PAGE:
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Nuclear division powers revenue growth at AtkinsRéalis

MONTREAL — AtkinsRéalis enjoyed a thriving nuclear business in its latest quarter, as the engineering firm looks to build on a gradual global transition away from fossil fuels.
AtkinsRéalis reported its first-quarter profit attributable to shareholders rose to $45.5 million as its revenue increased nearly 20 per cent. Company signage is shown in Montreal, Friday, Nov. 10, 2023. THE CANADIAN PRESS/Christinne Muschi

MONTREAL — AtkinsRéalis enjoyed a thriving nuclear business in its latest quarter, as the engineering firm looks to build on a gradual global transition away from fossil fuels.

The company formerly known as SNC-Lavalin reported organic revenue growth of 21 per cent year over year in its nuclear segment, while its backlog of nuclear contracts rose by 87 per cent to $1.8 billion.

The bigger order book stemmed mainly from business linked to Atkins subsidiary Candu Energy over the past year. 

Chief executive Ian Edwards pointed to the Ontario government's plan to build a new nuclear station at Bruce Power on the shores of Lake Huron, on top of the ongoing refurbishment of the Toronto-area Darlington nuclear plant.

"We are actively working on Candu life extensions at Darlington and Bruce Power," Edwards said on a conference call with analysts to discuss the company's first-quarter earnings Wednesday. 

"And we continue to see growth opportunities in Ontario as the government recently announced a program to refurbish the Pickering nuclear power station."

With early work already underway, that project aims to extend the Pickering plant's life by 30 years and meet a projected surge in the province's electricity demand, the CEO said.

In November, the company announced that a Candu-led consortium snagged a $750-million engineering and procurement contract to extend the life of Romania's Cernavoda nuclear plant.

For 2024, Atkins now forecasts nuclear organic revenue growth of between 15 per cent and 20 per cent, up from earlier growth expectations of 12 to 15 per cent.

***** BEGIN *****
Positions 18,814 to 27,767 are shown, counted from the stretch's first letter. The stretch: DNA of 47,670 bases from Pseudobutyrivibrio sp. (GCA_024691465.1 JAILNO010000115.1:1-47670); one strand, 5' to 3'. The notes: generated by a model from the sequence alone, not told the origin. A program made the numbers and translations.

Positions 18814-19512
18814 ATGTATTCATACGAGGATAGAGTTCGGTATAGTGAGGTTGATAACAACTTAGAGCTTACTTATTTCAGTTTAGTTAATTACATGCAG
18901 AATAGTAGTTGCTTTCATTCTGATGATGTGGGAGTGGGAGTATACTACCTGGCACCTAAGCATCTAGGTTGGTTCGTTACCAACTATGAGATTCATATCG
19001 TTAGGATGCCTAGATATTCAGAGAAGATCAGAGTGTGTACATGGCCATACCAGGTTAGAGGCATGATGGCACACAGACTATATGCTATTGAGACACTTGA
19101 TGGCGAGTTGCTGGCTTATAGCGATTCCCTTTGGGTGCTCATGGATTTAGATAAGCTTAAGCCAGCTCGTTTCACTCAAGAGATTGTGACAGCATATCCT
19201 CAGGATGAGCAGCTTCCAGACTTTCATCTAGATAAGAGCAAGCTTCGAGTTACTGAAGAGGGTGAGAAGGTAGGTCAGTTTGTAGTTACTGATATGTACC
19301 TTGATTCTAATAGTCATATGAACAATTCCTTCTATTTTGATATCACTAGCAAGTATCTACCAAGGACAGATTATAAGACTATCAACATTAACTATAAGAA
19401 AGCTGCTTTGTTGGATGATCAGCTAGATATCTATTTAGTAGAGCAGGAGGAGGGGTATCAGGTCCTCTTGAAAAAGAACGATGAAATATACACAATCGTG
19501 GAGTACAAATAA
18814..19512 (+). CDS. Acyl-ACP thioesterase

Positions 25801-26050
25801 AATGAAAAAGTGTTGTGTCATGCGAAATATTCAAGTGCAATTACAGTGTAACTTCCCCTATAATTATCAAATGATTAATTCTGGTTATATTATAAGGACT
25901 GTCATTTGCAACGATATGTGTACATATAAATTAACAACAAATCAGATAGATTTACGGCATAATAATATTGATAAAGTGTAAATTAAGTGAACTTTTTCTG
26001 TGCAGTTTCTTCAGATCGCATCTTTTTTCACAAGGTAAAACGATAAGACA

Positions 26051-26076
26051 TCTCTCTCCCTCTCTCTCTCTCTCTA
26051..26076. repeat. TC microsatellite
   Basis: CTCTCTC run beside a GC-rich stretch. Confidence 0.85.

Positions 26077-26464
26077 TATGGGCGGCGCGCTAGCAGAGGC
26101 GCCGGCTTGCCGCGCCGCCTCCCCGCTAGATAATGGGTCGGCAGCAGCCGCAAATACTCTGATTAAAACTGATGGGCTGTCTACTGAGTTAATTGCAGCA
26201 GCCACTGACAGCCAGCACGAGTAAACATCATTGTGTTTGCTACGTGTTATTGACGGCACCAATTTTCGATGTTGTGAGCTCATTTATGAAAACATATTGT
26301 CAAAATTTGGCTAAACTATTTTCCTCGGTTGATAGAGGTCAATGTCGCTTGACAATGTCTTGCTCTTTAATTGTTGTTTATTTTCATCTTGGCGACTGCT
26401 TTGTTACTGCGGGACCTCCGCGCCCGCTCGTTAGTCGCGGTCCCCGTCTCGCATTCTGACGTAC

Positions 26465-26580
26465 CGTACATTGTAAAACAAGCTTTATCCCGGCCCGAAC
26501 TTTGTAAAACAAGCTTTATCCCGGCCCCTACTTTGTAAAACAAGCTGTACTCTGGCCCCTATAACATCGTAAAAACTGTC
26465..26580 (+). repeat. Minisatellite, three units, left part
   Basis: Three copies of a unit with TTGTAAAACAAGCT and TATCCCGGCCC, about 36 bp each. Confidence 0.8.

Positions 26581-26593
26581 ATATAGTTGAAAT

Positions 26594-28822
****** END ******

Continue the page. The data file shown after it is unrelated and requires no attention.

The company sees nuclear power as part of a broader shift to more sustainable energy production that it hopes to seize on across the globe.

"Australia, for example, is, like most countries, pivoting to energy transition work — that would be transmission-distribution work, that would be pumps, hydro storage, hydro projects," Edwards said, noting that Atkins is bidding on work there.

"The history of Australia is more about transportation; the future of Australia is about energy transition."

Nonetheless, transportation infrastructure remains a cornerstone of the company, as governments look to repair and rebuild aging roads, bridges and railways, particularly in the United States.

Edwards pointed to backlog growth fuelled by Georgia's transportation department as well as design and construction management for rail signalling in the United Kingdom last quarter.

"We have deep relationships with several departments of transportation across the U.S. and we are methodically increasing our foothold in high-growth city centres," he said.

On Wednesday, the company reported that first-quarter engineering services revenue rose 17 per cent year over year to $1.7 billion.

Atkins' net income attributable to shareholders jumped 60 per cent to $45.5 million, while total revenue increased 12 per cent to $2.26 billion in the three months ended March 31 from the same period a year earlier.

The Montreal-based company lost $13 million in earnings before interest and taxes on so-called lump-sum turnkey projects (LSTK) — fixed-price contracts under which firms must foot the bill for cost overruns. The total marked a bigger loss than the $9.2 million from the year before, but a smaller one than in years past.

Three of those contracts at Atkins continue to act as thorns in its side as Edwards looks for an eventual market exit: Toronto's Eglinton Crosstown light-rail transit system, Ottawa's Trillium Line and the greater Montreal area's REM light-rail network extension. While the first two are largely complete after years of delays and ballooning budgets, they have yet to open to the public amid ongoing commissioning and testing.

Atkins' backlog on lump-sum projects shrank by 42 per cent year over year to $299 million in its first quarter, mainly due to progress on the REM line, Edwards said.

He also reiterated Atkins' plan to sell its stake in Linxon, the firm's joint venture with Hitachi Energy.

"Frankly speaking, I think it's going to take a while to find the right partner," he said. "We've got to show performance in the business."

The outfit, which focuses on electrical substations, eked out $1.8 million in earnings before interest and taxes last quarter.

Meanwhile, adjusted earnings for Atkins' capital segment dropped 91 per cent year over year to $1.1 million due to a lack of dividends from its seven per cent stake in the Hwy. 407 toll road near Toronto.

On an adjusted basis, the company's diluted net income attributable to shareholders from professional services and project management rose 31 per cent to 42 cents per share, roughly on par with analysts' expectations, according to LSEG Data & Analytics.

This report by The Canadian Press was first published May 15, 2024.

Companies in this story: (TSX:ATRL)

Christopher Reynolds, The Canadian Press